Threat Management, Threat Management

New Indian subcontinent APT group emerges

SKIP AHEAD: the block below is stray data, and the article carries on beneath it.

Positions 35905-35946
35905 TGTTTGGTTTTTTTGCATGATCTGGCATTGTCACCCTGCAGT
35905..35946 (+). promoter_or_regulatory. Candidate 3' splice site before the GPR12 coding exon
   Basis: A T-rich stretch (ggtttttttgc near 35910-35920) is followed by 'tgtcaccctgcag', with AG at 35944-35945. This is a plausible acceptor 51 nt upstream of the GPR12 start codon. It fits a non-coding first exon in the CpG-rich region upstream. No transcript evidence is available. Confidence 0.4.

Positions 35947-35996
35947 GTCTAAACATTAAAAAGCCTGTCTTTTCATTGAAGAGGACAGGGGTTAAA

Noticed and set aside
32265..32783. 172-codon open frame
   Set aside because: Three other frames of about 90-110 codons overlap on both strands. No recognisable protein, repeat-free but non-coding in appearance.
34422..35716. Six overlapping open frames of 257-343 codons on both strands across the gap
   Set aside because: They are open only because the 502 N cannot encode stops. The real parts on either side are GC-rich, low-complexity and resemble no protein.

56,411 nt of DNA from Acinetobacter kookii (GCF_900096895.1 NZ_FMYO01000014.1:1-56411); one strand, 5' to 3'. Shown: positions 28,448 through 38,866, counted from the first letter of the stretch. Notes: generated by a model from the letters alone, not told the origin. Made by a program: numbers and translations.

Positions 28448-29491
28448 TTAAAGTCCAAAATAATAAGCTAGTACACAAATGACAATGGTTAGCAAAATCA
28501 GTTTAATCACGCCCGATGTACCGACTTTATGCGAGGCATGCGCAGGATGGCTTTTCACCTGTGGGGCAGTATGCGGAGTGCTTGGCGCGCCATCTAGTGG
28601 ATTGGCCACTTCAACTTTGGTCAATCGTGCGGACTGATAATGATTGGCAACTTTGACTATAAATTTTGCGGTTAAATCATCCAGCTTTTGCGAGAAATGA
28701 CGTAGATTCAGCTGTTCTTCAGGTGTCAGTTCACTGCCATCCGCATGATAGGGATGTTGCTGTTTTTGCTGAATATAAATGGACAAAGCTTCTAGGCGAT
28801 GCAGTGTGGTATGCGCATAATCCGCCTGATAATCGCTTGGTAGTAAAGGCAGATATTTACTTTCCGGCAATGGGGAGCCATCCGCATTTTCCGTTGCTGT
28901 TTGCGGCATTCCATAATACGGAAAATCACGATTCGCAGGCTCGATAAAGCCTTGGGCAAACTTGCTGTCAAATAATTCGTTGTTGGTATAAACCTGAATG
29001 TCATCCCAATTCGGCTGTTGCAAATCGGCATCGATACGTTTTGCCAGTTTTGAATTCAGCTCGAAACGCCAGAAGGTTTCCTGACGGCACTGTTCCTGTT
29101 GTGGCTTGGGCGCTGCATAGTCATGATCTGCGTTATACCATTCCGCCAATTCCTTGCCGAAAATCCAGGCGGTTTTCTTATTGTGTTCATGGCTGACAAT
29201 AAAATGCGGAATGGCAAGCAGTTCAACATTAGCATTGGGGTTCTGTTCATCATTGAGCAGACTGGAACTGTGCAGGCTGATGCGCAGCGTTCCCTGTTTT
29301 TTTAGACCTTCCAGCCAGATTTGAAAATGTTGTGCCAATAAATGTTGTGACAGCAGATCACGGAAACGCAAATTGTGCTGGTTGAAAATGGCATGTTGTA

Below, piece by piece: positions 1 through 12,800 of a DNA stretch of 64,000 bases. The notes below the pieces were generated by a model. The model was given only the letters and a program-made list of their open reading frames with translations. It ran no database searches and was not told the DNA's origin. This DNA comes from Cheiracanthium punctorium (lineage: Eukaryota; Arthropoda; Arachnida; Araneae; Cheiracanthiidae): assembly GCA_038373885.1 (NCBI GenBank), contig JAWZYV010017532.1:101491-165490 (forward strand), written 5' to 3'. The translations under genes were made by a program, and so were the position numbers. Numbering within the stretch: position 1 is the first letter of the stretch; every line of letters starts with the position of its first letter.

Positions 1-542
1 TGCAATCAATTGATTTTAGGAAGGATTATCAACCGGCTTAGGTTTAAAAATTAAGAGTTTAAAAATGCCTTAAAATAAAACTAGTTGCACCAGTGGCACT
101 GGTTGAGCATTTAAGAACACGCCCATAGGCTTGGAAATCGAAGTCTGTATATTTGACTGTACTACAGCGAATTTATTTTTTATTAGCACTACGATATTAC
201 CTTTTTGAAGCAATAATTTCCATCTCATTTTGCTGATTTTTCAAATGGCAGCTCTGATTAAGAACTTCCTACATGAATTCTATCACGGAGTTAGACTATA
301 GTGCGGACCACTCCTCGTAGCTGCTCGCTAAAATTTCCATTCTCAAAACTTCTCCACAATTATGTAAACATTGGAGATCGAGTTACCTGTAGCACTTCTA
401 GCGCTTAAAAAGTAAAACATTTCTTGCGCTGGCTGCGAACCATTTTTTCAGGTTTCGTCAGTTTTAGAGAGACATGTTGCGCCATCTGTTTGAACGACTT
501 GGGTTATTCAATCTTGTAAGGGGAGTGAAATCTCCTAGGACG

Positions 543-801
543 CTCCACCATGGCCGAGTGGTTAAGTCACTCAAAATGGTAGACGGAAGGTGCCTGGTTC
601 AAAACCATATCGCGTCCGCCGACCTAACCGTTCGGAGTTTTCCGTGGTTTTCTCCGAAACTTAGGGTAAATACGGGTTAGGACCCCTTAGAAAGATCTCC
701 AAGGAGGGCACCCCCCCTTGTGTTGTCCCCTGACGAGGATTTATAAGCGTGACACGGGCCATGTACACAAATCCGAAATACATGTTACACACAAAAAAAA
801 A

A group of hackers from the Indian subcontinent have been identified by researchers at ForcePoint. The Indian hackers are thought to have compromised what may be up to ‘thousands' of computers in a series of apparently disconnected hacks that are now thought to have come from this one central source. The so-called ‘Monsoon Group' has also been known as Patchwork APT, Dropping Elephant and Operation Hangover. The hackers used a series of spear phishing emails to disseminate Word macros laden with malicious Trojans to enable potential remote code execution. Although the attacks are thought to have been spread across more than 100 countries, the overarching campaign appears to target both Chinese nationals within different industries and government agencies in Southern Asia. ForcePoint researchers Andy Settle, Nicholas Griffin and Abel Toro explain that Monsoon used ‘command and control (C&C) infrastructures' built using RSS feeds and even GitHub accounts. In basic terms, a C&C infrastructure exists as a collection of , often virtualised, servers and supporting technical infrastructure elements, conduits and toolsets used to control the path of malware, which in particular feature botnet related activity. Well done everyone, team effort! The ForcePoint is said to have uncovered the hackers after building upon existing intelligence and research work carried out by Cymmetria, Kaspersky, and BlueCoat - some of which being initial research dating back to 2013 - making this unmasking in 2016 all the sweeter no doubt. As a result of the research and investigations here, ForcePoint has produced as 57-page document entitled, ‘Monsoon – Analysis of an APT campaign: Espionage and data loss under the cover of current affairs'. “Our Monsoon investigation has uncovered what is clearly a concerted and persistent campaign to steal sensitive data from a variety of critical sources. The use of both current and topical themes as lures, not only indicates the precision level of targeting but also the targeting decision process itself,” writes ForcePoint's head of special investigations Andy Settle. Weaponised documents The malware components used in Monsoon were typically distributed through weaponised documents sent through e-mail to specifically chosen targets. Themes of these documents are usually political in nature and taken from recent publications on topical current affairs. “In today's world there is no space anymore for single-factor protection,” said Pavel Sotnikov, managing director for Eastern Europe, Caucasus and Central Asia at Qualys.   Speaking to, Sotnikov suggested that companies should adopt Defence-in-Depth methodology for layered robust security measures. “If we take website security as an example, there definitely should be continuous automated vulnerability testing both for the website and the infrastructure that supports it, moreover there should be security testing during all stages of the SDLC in addition to the secure coding practices,” she said. Sotnikov added, “additionally, there should be Web Application Firewall for proactive protection. Ideally, all this should be complemented through regular manual penetration testing by qualified professionals.” “Concentrate your efforts on appropriate risk mitigation, complemented with risk transfer activities, and you will prevent majority of incidents before they occur.”

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